Friday, 31 August 2012


Well, I couldn't wait any longer, and have just devoured Alan Garner's 'Boneland' in one sitting. And my thoughts? This is a difficult thing to write about. Would I recommend it to others? Certainly. But with reservation - for it is a book that has many resonances for me on a personal level that I wonder if anything I say would be relevant for anyone but myself. Here the job of reviewer seems questionable. What use is it for me to talk about my experiences of a book, when, arguably, the book is more than words on a page - a novel exists in the mind of the reader, and it is fleshed out by what the reader brings to it. There is no such thing as a novel as a separate entity, utterly objective, that can be read without us projecting something of ourselves into it. But I'll write about my experiences of it, for what it's worth. You may, and will, read a very different novel.

I read the Weirdstone of Brisingamen when I was in my early 30's - not as a child, and I found it to be the work of a man in his twenties. I enjoyed it, but I found the mixture of Saxon and Celtic myth jarred somewhat. Having immersed myself in myth for the previous 15 or so years I found it unsatisfying mythically, immature, even. But I recognised Garner as a good storyteller - just not as captivating as I may have done if I had read it as a child. The Owl Service, though, was leagues better - a more complex and mature work. Thursbitch I found the work of a genius. Garner did not need to write of elves and wizards to bring the landscape to life; Thursbitch's supernaturals were more deeply rooted in the land, more real; it was as if garner had realised how to portray the numinous without having to turn to the stock figures of fairytale.  Boneland, being part three of the Weirdstone trilogy, then, had me (wrongly) worrying in anticipation that he would feel the need to return to the old style. But I needn't have worried. The book is more like Thursbitch or Strandloper than any of the Weirdstone books; indeed, it sits almost as a sister to Thursbitch, both in tone and in plot.
Like Thursbitch there are two stories in one (although this isn't a fair description - there are two timelines, melting into each other rather than two distinct plots). The first (in time) tells of a prehistoric man in the age of the painted caves, basically a shaman, obsessed with keeping the world in existence through his art and rituals, and dreading his own passing lest this knowledge be lost; his quest resembles that of John Turner in Thursbitch whose strange fate in embroiled in the attempt to keep the year turning ('summer hangs in the balance tonight'). The second story has Colin Whisterfield, the boy from the Weirdstone series, who is trying to find his lost sister, and who suffers a breakdown through which he is helped by a psychiatrist named Meg - these pair form the equivalent to the two modern-day protagonists of Thursbitch; indeed we see similar exchanges between the two concerning the movement of the earth's crust and our place in the cosmos. But I'm not going to tell you what happens, obviously, perhaps, for a start, because what happens isn't easily told - Garner's tales are elusive at best.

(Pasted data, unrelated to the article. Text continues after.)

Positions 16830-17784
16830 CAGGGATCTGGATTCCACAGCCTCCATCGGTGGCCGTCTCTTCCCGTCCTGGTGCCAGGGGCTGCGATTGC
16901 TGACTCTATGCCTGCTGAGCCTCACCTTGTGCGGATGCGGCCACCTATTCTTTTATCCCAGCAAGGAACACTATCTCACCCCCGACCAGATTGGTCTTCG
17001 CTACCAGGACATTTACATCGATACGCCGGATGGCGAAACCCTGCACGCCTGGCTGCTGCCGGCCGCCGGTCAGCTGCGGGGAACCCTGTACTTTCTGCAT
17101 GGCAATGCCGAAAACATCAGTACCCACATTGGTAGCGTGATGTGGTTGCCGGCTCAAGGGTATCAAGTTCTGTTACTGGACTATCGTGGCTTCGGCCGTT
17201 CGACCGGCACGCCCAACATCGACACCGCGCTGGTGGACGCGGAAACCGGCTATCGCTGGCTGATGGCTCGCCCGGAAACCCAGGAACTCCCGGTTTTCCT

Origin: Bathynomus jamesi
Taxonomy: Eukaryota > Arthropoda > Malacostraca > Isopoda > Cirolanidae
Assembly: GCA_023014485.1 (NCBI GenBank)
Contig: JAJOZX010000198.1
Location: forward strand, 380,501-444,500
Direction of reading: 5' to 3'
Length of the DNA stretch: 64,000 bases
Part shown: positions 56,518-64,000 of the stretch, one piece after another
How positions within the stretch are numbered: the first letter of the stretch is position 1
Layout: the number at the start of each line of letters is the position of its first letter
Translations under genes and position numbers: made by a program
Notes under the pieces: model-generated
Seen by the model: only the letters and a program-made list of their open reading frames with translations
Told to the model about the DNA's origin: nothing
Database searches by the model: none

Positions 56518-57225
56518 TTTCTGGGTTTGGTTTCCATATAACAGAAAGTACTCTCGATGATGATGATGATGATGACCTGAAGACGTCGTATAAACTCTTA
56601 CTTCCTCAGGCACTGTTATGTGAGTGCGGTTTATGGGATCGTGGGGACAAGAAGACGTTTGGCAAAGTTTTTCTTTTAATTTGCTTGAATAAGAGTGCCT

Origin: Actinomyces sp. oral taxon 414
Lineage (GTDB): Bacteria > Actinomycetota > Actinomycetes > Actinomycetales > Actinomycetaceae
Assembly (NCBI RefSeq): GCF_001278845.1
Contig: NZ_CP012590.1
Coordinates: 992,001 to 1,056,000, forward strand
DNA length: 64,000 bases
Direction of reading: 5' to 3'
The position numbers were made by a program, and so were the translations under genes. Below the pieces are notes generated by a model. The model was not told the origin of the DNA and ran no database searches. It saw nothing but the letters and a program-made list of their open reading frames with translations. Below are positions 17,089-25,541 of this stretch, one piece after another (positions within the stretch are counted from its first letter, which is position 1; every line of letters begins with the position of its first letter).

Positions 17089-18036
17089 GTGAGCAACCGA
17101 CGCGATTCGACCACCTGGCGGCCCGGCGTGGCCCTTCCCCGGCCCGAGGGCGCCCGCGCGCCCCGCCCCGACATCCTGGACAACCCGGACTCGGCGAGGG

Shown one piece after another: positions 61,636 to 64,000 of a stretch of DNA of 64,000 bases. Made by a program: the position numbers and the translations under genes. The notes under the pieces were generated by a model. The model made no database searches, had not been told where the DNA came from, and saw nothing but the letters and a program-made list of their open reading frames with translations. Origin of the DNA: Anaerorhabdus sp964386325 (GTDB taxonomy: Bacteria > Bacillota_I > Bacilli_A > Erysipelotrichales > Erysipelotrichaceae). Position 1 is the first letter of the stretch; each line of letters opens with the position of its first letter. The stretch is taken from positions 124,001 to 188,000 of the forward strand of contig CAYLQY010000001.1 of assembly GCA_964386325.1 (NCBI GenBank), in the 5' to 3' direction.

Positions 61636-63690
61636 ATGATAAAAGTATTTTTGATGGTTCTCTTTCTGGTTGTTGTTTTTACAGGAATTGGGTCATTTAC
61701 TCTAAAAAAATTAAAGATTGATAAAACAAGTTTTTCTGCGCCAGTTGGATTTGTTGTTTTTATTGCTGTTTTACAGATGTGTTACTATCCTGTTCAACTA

There's a lot of Garner's personal story in the book - like Colin, Garner suffers from manic-depression, and has described elsewhere (The Voice that Thunders) his own analysis under a maverick psychiatrist. Here it is given a fictionalised form, and it is the relationship between doctor and patient that knits the story together. Colin is a complex character - his dance from highs to lows is described eloquently; his moments of openness and revelation touching - especially the story of the crow...

But what struck me was the resonances with myth and legend and the geography of the area of Cheshire in which Garner has set the bulk of his books. And here's where you'll either love the book or hate it, depending on what you bring to it. For as a novel it was mysterious, rich, melodious (his writing has a musical quality, full of rhythm and repetition) - holding one's interest, as well as igniting the senses (I've never fancied cheese and wine as much as reading one of the scenes in this book - mind you, try reading the desert scenes in Strandloper without having to drink lots of water!). But what I most enjoyed were the veiled references to older traditions and poems - and here I'm at an advantage. having studied, and loved, the works of the Gawain poet, I recognised nuances in the plot based on his works, but also whole phrases taken straight from the poems that most, I fear, would miss. And this would be a shame, as the meaning of the phrases give the events they are describing within the novel a greater depth and pathos, which otherwise might be missed. The novel reads well without them, but to see them adds a whole extra dimension. I'm thinking about references to the poem 'Pearl' in a passage in which Colin hears the voice of his sister (and which brought a lump to my throat) and especially a number of descriptive passages that resonated with events in Gawain and the Green Knight (the sharpening of an axe being one such moment).